Mitt Romney: 'I won’t settle for a stopgap measure' on immigration

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“Tomorrow, President Obama will speak here, for the first time since his last campaign. He may admit that he hasn’t kept every promise. And he’ll probably say that, even though you aren’t better off today than you were four years ago, things could be worse,” Romney said.

“He’ll imply that you really don’t have an alternative. He’s taking your vote for granted,” Romney continued. “I’ve come here today with a simple message: You do have an alternative. Your vote should be respected. And your voice is more important now than ever before.”

Ever since Obama’s announcement of the change in deportation policy, Romney faced enormous pressure to deliver a strong address in Orlando. Senate GOP leader Mitch McConnell (Ky.) earlier this week said his caucus would be looking for Romney to set the party’s message on immigration issues.

Romney offered new details on how he’d tackle immigration reform, an issue that divides his party and is seen as crucial in an election against Obama that could come down to Hispanic voters in swing states.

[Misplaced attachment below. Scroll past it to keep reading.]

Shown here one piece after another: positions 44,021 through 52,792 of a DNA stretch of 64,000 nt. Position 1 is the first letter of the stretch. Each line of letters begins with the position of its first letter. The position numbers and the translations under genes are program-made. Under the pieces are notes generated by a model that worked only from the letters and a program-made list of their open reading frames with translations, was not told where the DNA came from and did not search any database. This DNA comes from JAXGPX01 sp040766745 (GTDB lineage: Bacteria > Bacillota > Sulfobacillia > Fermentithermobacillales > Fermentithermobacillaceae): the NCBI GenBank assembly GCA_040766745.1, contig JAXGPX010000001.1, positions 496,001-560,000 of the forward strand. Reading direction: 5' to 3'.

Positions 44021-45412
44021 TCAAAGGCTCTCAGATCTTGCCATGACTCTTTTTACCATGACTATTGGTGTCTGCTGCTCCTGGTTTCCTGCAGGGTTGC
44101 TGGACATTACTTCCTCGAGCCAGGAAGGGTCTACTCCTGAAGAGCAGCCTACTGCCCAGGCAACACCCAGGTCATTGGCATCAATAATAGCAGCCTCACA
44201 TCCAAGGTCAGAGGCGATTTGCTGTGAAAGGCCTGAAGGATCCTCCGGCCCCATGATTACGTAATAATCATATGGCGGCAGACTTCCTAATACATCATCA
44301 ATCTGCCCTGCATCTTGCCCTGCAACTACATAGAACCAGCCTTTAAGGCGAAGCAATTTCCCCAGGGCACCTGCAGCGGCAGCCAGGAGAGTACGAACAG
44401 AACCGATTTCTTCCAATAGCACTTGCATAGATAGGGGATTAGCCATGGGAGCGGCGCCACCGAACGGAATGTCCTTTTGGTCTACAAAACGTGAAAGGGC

He also reversed course on a key part of the DREAM Act, pledging to provide permanent residency for illegal immigrants who came to the United States as children and graduate from college. This is a major shift from Romney’s message in the GOP primaries, when he only pledged to provide that path for illegal immigrants who serve in the military.

The DREAM Act would provide a path for legal residence for illegal immigrants brought to the United States as children who go to college or serve in the military. When Obama announced the deportation decision last week, he scolded Republicans in Congress for holding the bill up.

But Romney again avoided saying whether he'd uphold Obama’s move on deportations.

“Some people have asked if I will let stand the president's executive action. The answer is that I will put in place my own long-term solution that will replace and supersede the president's temporary measure,” Romney said. “As president, I won’t settle for a stopgap measure.”

For more on Romney's speech, click here.